Bivy in winter vs switching to sleeping bag

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Home Forums General Forums Winter Hiking Bivy in winter vs switching to sleeping bag

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    Nathan H
    BPL Member


    I’m looking for some advice on how to add some warmth to my winter/snow sleeping system. I’m a cold sleeper, and I suspect the lowest temp I’ll encounter is 15-20F.

    Here’s my current set-up, which works, but it’s a bit cold at times. I wear all the clothes listed, and I eat before I sleep.

    • Locus Gear Khufu eVent-DCF
    • Katabatic Sawatch
    • Nemo Tensor Insulated
    • Thermarest Zlite
    • Goosefeet down booties
    • Patagonia Thermal Weight baselayer(top/bottom)
    • Feather Friends EOS Down jacket + hood
    • Zpacks possum gloves
    • Zpacks fleece beanie

    I was wondering if adding a Bivy would help without adding too much weight/bulk. Something like the borah argon bivy, or katabatic bristlecone, or mld superlight.

    One thing I worry about is condensation. I current get some condensation inside the walls of my Khufu (even tho it’s eVent-DCF), and it’s really annoying. My footbox touches the walls of the tarp a bit, and there’s always condensation around my mouth area. I typically pitch my tarp all the way down to the snow to prevent draft. I suspect this is adding more fuel to the condensation issue.

    If I add a bivy (I won’t zip up the head area), will this move condensation to the outside of the bivy? Or will it be between my quilt + bivy? Will this add some draft protection and maybe add 5 degrees of warmth?

    Maybe I should just switch to a FeatherFriends winter bag, and it’ll keep my warm and let me open my tarp up a bit to get some wind circulation?


    Paul McLaughlin
    BPL Member


    If you are already inside a shelter, a bivy is not a weight efficient way to add warmth, although if you have draft issues using a quilt in cold weather, a bivy can help with that to some extent. A warmer quilt/bag , something with maybe 3 oz more down, will add more warmth than a bivy for less weight.

    Another thing you might try, is a warmer hooded jacket, or even just adding a separate down hood in addition to the EOS jacket – but the added hood will only be efficient if sized to go over the jacket hood.

    Nathan H
    BPL Member


    I see.

    I feel like I’m right at the edge of being fine with my current setup vs being slightly cold. I was hoping to make the minimal adjustment to get this setup to work. :(

    Edward John M
    BPL Member


    Insulated pants? A thicker pad? The RidgeRest Solar is warmer than the Z-Lite

    I found I was much warmer when I swapped to a long wide pad system but I couldn’t get used to a quilt in winter and changed back to my sleeping bag

    BPL Member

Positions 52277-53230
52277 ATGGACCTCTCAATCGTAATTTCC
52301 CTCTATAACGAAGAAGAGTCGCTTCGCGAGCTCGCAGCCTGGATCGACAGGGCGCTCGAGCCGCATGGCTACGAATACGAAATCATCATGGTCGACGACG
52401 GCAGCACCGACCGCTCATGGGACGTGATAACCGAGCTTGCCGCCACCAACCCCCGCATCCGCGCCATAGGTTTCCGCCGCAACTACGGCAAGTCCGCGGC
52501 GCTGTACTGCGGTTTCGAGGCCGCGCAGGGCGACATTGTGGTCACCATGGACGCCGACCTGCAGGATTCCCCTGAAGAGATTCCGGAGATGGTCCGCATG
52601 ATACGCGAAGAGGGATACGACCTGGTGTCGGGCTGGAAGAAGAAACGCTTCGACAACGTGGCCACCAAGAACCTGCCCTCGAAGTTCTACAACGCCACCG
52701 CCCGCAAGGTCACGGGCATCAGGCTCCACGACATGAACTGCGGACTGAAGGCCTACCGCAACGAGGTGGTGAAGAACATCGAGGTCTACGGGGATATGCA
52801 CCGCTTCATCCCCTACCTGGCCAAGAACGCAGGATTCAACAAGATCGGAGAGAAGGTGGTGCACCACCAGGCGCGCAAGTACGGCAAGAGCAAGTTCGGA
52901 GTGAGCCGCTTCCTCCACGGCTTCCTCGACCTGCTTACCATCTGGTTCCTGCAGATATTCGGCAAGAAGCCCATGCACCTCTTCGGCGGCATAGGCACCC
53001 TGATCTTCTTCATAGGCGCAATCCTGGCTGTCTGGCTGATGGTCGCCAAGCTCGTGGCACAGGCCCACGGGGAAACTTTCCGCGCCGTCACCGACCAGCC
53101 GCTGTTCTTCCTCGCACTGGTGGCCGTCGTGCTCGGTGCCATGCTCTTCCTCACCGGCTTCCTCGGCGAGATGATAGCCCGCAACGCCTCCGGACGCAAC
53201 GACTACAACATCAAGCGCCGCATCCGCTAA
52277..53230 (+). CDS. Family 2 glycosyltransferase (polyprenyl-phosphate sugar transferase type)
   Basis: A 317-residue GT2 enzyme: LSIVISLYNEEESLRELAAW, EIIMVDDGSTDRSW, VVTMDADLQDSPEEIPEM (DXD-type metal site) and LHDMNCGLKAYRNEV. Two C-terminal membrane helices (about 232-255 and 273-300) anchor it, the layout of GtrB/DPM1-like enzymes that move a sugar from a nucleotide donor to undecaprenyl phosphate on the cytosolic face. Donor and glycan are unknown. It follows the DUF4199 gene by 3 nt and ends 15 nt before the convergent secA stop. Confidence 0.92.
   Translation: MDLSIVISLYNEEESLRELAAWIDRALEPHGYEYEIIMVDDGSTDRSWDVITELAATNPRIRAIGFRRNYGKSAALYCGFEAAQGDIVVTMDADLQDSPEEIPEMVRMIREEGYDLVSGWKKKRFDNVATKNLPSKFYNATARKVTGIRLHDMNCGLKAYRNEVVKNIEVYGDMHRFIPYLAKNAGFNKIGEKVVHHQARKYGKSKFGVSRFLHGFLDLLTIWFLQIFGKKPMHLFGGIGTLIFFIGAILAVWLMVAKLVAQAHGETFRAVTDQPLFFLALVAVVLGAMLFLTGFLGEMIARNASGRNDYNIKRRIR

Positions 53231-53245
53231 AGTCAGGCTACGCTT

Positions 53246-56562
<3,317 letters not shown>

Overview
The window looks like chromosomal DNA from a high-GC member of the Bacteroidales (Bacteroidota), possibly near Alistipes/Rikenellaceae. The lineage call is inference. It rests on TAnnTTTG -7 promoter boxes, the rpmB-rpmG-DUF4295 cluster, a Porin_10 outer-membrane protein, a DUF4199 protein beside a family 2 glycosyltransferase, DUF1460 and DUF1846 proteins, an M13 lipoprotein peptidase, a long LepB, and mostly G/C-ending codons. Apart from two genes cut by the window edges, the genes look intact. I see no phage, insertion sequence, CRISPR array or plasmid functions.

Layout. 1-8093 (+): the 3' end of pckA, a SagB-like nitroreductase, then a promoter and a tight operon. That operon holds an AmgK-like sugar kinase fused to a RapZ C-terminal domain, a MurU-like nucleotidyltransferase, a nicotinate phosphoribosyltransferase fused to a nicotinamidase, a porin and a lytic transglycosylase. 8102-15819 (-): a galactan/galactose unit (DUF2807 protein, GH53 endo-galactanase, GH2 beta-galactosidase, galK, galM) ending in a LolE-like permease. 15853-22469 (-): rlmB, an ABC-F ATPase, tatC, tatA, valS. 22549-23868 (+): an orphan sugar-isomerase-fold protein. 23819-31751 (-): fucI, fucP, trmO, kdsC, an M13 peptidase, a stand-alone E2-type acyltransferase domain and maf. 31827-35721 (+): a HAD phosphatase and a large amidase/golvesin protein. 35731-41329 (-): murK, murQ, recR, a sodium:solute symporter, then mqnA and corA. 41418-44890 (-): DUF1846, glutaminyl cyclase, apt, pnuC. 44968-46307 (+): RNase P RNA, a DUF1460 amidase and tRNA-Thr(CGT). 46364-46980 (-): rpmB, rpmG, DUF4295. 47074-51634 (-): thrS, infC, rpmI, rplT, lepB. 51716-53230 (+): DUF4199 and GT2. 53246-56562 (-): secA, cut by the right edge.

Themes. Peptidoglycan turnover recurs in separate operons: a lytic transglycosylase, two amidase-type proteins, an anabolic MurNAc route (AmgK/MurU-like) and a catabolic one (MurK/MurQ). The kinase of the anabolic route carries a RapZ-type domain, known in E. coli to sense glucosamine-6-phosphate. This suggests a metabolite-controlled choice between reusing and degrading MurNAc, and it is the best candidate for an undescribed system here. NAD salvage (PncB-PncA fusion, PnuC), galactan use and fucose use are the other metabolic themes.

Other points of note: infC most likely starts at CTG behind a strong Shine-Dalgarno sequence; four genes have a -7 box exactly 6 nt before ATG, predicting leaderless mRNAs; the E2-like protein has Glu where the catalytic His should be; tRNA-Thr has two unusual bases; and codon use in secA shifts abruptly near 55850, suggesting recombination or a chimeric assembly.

Before “fixing” anything else, consider a warmer pad: either a second pad or an inflatable with a decent R value (like the Thermarest Xtherm or similar). Biggest heat loss is to the cold ground you sleep on – insulate yourself from that heat loss if you find you’re cold. No bivy, sleeping bag etc can fix that.

    Or sleep in a hammock and get off the ground altogether…..

    Nathan H
    BPL Member


    Is the nemo tensor insulated + zlite not enough for snow? Those two together should have at least an r value of 5.5

    Edward John M
    BPL Member


    Well I use a S2S Comfort+ plus a RidgeRest Solar plus a 4mm thin PolyCro/ foam/RFL on snow

    Combined R value  over 10

    I see the Solar is not listed on the Thermarest site anymore, the SoLite isn’t quite as thick or warm but close

    Bruce Tolley
    BPL Member


    Locale: San Francisco Bay Area

    @ Nathan

    I  used an old BPL branded bivy manufactured by Oware Gear with a water resistant top when snow camping under my MLD Duomid. I agree with Paul’s comments about about the bivy not adding much insulative warmth.

    But the bivy does cut down on drafts, enables me more easily to mitigate snow and frost from getting on my sleeping bag, and provides a place for me to store extra clothing and other items at night.


    Tjaard Breeuwer
    BPL Member


    Locale: Minnesota, USA

    A bivy will certainly add something to a winter tarp system. it certainly helps prevent drafts, and It might allow you to raise (one side) of your tarp a bit, helping to reduce condensation. But, this will also make things colder.

    If equipped with a wpb foot section, it can also help with feet brushing tarp.

    i would say, maybe your first step should be a thin Apex over quilt. This adds warmth, and moves the dew point out of your down quilt. It also provides some resistance to brushing the inside of the tarp.



    Did you watch RJ’s masterclass on inclement weather backpacking? He discusses the over quilt there(al though it cetainly has been discussed on BPL many times before).

    Mark Verber
    BPL Member


    Locale: San Francisco Bay Area